Original as the Dickens: Evanston bookseller boasts first edition ‘Christmas Carol’
Tom Joyce of Chicago, a partner at the Chicago Rare Book Center in Evanston, holds up a first edition, first printing of "A Christmas Carol" by Charles Dickens from 1843, turned to the title page. | Ryan Pagelow~Sun-Times Media
What is it?
A first edition copy of Dickens’ “A Christmas Carol’’ for sale at Chicago Rare Books, 703 Washington St. It’s being sold on behalf of the family of Ralph Bolen, an Oklahoma auto dealer, who collected all things Christmas.
Noon to 5 p.m. Sunday, 11 a.m. to 5 p.m. Tuesday, Wednesday, Friday and Saturday, closed Monday
Updated: January 21, 2013 3:35PM
EVANSTON — The book was slipped unprotected inside a worn envelope normally used for priority mail, not even bubble wrapped, recalled rare book expert Thomas J. Joyce.
An Oklahoma man had sent along the book for Joyce to appraise. It was part of a vast collection of Christmas memorabilia amassed by his father, an auto dealer.
“He thought this was one of the lesser items,” Joyce recalled. After checking, he identified the book as an authentic first edition of Charles Dickens’ “A Christmas Carol.”
“You could throw the rest of this stuff out and keep this one,” Joyce told the man.
“A Christmas Carol in Prose,” is on display at the Chicago Rare Book Center, 703 Washington St., where Joyce is a partner with owners Ann Dumler, Patricia Martinak and Paul Garon.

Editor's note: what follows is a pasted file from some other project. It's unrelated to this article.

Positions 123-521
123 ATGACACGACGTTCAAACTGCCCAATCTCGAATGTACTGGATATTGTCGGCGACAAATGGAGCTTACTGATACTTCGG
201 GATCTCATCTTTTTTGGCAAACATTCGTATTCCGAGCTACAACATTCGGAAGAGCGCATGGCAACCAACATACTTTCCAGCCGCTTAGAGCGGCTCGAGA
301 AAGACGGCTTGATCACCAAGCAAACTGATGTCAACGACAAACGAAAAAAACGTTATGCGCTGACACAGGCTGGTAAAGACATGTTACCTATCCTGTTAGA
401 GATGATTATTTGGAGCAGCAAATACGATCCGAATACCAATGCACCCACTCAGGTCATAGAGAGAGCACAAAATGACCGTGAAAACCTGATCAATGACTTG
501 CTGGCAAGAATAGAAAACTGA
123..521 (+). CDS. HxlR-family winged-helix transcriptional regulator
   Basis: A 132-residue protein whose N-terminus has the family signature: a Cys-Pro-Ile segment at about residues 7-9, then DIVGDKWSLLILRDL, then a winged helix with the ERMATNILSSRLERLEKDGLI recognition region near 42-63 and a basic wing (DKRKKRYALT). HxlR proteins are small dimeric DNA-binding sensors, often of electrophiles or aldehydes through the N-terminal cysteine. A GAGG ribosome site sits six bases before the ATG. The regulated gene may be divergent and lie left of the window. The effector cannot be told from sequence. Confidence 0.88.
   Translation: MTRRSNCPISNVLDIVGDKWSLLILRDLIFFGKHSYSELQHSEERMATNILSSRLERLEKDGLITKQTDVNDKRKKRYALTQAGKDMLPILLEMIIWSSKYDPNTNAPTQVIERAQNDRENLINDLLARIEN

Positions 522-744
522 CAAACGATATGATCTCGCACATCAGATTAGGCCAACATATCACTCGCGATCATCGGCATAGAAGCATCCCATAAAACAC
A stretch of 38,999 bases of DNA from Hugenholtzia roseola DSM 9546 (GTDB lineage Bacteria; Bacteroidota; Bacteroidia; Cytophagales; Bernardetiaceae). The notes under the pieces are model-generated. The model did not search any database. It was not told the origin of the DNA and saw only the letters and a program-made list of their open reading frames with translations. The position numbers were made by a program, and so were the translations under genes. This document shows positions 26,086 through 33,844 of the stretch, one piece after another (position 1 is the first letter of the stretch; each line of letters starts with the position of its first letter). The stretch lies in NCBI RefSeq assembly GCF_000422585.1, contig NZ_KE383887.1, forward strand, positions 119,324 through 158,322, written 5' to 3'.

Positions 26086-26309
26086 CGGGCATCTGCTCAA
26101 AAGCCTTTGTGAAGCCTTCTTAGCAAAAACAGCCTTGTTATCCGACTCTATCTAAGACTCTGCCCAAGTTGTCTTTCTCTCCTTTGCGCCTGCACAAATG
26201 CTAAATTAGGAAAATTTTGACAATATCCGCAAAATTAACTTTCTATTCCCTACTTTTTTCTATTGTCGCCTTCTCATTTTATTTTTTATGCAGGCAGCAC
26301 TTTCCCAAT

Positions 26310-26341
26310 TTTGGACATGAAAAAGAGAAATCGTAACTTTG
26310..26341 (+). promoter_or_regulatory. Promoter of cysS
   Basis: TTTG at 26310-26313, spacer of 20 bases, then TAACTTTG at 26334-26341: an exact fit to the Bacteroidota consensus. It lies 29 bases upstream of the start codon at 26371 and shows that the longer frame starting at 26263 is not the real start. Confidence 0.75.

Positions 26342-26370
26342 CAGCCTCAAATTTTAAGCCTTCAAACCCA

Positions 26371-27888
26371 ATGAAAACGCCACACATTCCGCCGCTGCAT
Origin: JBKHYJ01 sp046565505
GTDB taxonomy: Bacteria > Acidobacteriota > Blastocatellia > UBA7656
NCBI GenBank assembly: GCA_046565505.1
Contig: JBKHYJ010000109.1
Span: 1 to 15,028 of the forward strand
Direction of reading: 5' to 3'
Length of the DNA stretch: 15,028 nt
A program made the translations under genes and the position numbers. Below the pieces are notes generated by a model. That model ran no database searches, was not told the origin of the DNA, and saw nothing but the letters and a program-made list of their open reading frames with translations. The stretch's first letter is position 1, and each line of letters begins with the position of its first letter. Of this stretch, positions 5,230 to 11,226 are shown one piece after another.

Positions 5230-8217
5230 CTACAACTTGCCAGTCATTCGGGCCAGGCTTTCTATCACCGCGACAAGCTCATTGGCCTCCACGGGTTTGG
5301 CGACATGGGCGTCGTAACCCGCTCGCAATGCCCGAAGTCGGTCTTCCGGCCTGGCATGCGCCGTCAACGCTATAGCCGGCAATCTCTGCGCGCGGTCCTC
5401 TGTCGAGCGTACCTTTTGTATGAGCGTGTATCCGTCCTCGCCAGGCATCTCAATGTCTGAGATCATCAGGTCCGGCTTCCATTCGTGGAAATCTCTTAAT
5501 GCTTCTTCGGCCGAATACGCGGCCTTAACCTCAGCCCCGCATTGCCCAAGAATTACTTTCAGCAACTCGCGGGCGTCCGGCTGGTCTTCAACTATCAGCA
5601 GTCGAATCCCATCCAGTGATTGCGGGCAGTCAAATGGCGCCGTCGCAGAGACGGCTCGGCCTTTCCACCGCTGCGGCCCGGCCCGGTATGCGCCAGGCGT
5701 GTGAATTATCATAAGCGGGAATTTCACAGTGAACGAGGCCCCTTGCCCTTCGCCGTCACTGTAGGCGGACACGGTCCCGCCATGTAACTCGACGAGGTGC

It falls in the ultimate Christmas gift category, listing for a mere $12,000.
Dickens sat down to write the story in October of 1843, finishing Dec. 19. He finished in what was described in the story as a “white heat of enthusiasm,” telling of Ebenezer Scrooge’s reformation after a visit from three ghosts. The author published the work at his own expense
“He knew was going to make money out of it. He knew it was a good work,” said Joyce.
Dickens was concerned “about how the book was going to look, the physical presentation of it,” Joyce noted, engaging John Leech to do the illustrations.
Because of the book’s instant popularity in England, it underwent numerous printings, posing a challenge to collectors to identify what they call the work’s “first state of the first impression,” Joyce said. Noted Dickens bibliophile Richard Gimbel owned at least 40 separate copies of the book published in the six years after initial publication.
Joyce’s copy meets the guidelines laid out by William B. Todd, considered an expert in the publishing priority of “A Christmas Carol.”
The copy has reddish brown cloth, and green coated endpapers. In addition, Joyce’s book contains the heading of chapter one as “Stave I,” marked with a Roman numeral. The chapter heading was changed from “I” to “One” in subsequent printings, he said, comparing the book with another Christmas Carol from the same collection, which has yellow papers.
At the shop Tuesday, Joyce, produced some other rare items from the same Oklahoma collection, including a 1940 edition of “A Christmas Carol” published privately by Foster McGaw, founder of American Hospital Supply, once based in Evanston.
“This was his Christmas card for special friends,’’ he said. “There are only 50 of them.”
He still has on sale a rare broadside print of Clement Moore’s “The Night Before Christmas,” which The Evanston Review wrote about last Christmas season.
The shop’s most valuable book is one of the first road atlases ever done in history. It lists for $25,000.
The book has no apparent Christmas theme.
“Let me work on that,’’ the enterprising book dealer says.